Sleep: Research says this top sleeping product can help you beat insomnia

Sleep better with a weighted blanket, which scientists have found is a safe and effective insomnia treatment for better sleep

Sleep beat insomnia
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We all know sleep is vitally important to our mental and physical health, but we just don't get enough of it. Often, this is no fault of our own: chronic lack of sleep or insomnia is extremely common, with nearly a quarter of UK adults suffering in some capacity. 

Those adults get less than five hours sleep per night, despite seven-to-eight hours being the recommended amount, according to a study from insurance firm Aviva. You could try several therapy methods, such as the best diffuser for essential oils, which has been proven to get great results, but now there's a new weapon in your sleeping arsenal: weighted blankets.

The study, conducted by researchers at the American Academy of Sleep Medicine and published in the Journal of Clinical Sleep Medicine, examined the effects of a weighted blanket on participants for a four-week period.

The results were extremely encouraging. The participants reported "significantly reduced insomnia severity, better sleep maintenance, a higher daytime activity level, and reduced symptoms of fatigue, depression and anxiety."

This is all said to be the work of the calming and sleep-promoting effect of the blanket's pressure. A "chain" weighted blanket targets different points on the body, stimulating your sense of muscles and joints. The participants were said to be 25 times more likely to have their insomnia severity decrease by 50% or more.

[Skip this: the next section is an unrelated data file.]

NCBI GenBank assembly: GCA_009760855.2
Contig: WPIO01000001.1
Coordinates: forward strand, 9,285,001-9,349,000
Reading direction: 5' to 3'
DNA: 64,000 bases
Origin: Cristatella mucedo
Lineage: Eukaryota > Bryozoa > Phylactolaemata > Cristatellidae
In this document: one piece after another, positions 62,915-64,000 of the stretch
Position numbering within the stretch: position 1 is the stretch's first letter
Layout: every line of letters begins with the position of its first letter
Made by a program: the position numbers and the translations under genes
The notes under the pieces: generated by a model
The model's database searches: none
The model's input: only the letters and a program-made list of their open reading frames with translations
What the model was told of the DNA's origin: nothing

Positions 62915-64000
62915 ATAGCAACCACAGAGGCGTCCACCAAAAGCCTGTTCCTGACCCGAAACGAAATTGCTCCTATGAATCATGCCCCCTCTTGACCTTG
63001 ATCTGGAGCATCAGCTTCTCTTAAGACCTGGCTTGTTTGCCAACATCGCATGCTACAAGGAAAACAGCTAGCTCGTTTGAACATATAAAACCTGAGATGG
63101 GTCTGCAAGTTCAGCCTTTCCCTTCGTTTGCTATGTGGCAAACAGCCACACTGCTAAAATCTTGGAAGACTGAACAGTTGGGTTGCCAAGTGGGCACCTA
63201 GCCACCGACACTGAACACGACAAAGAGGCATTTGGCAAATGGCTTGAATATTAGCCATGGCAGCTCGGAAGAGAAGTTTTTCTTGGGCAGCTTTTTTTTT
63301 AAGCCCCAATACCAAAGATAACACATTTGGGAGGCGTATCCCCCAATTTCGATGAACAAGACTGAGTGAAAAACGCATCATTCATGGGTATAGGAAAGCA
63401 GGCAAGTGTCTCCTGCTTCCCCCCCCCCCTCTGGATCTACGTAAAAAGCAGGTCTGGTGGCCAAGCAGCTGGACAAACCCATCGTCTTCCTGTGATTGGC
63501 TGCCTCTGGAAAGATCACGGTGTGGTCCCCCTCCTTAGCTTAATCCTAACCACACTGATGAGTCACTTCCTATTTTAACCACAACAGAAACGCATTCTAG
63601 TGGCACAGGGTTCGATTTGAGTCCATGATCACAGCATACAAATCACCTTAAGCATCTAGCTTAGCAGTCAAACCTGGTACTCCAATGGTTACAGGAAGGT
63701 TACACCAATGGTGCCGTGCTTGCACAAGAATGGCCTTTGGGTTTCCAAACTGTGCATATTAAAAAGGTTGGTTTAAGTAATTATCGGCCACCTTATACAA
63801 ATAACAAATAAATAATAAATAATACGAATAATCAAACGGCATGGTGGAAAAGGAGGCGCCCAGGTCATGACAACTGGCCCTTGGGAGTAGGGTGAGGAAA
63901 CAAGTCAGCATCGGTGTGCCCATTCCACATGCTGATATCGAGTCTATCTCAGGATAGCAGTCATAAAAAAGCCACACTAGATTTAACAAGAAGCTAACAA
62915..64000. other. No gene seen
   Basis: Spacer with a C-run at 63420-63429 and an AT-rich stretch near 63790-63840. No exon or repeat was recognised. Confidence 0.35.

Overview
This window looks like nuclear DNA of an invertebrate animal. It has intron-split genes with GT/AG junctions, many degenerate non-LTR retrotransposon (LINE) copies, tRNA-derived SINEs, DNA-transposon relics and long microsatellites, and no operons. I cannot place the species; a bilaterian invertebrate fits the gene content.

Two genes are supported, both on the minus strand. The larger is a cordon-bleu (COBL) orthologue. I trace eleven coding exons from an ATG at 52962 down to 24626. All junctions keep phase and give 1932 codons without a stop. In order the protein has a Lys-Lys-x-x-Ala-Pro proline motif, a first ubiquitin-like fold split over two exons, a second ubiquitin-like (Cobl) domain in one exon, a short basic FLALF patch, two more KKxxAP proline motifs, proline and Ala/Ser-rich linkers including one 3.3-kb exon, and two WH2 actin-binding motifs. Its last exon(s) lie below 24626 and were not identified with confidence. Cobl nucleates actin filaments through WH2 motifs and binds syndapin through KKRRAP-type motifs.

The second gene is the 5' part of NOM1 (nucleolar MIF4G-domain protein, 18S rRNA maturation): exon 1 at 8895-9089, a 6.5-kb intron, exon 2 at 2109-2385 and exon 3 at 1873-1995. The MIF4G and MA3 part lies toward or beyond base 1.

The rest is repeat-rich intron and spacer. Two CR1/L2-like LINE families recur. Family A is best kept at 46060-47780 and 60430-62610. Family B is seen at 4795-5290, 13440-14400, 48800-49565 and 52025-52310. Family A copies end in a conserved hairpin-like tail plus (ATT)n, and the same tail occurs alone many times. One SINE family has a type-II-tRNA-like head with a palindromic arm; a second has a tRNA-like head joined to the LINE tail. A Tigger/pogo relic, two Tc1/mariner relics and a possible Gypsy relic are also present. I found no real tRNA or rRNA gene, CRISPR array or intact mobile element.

Dr Mats Aider, the study's lead author, said: "There is evidence suggesting that deep pressure stimulation increases parasympathetic arousal of the autonomic nervous system and at the same time reduces sympathetic arousal, which is considered to be the cause of the calming effect."

If you're having trouble nodding off in the first place, an easy (and free) solution is mindfulness meditation. It can be quite flippant to suggest something like meditation to battle chronic insomnia, but there is some evidence-based theory behind it. 

How to fall asleep fast: expert tips and tricks

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One study, published in the Journal of the American Medical Association, found those who did mindfulness meditation exercises before bed showed "significant improvements" on the negative health outcomes of insomnia, depression and fatigue. This includes inflammatory signalling caused by mental health issues and lack of sleep, which can be a precursor to cancer in some cases.

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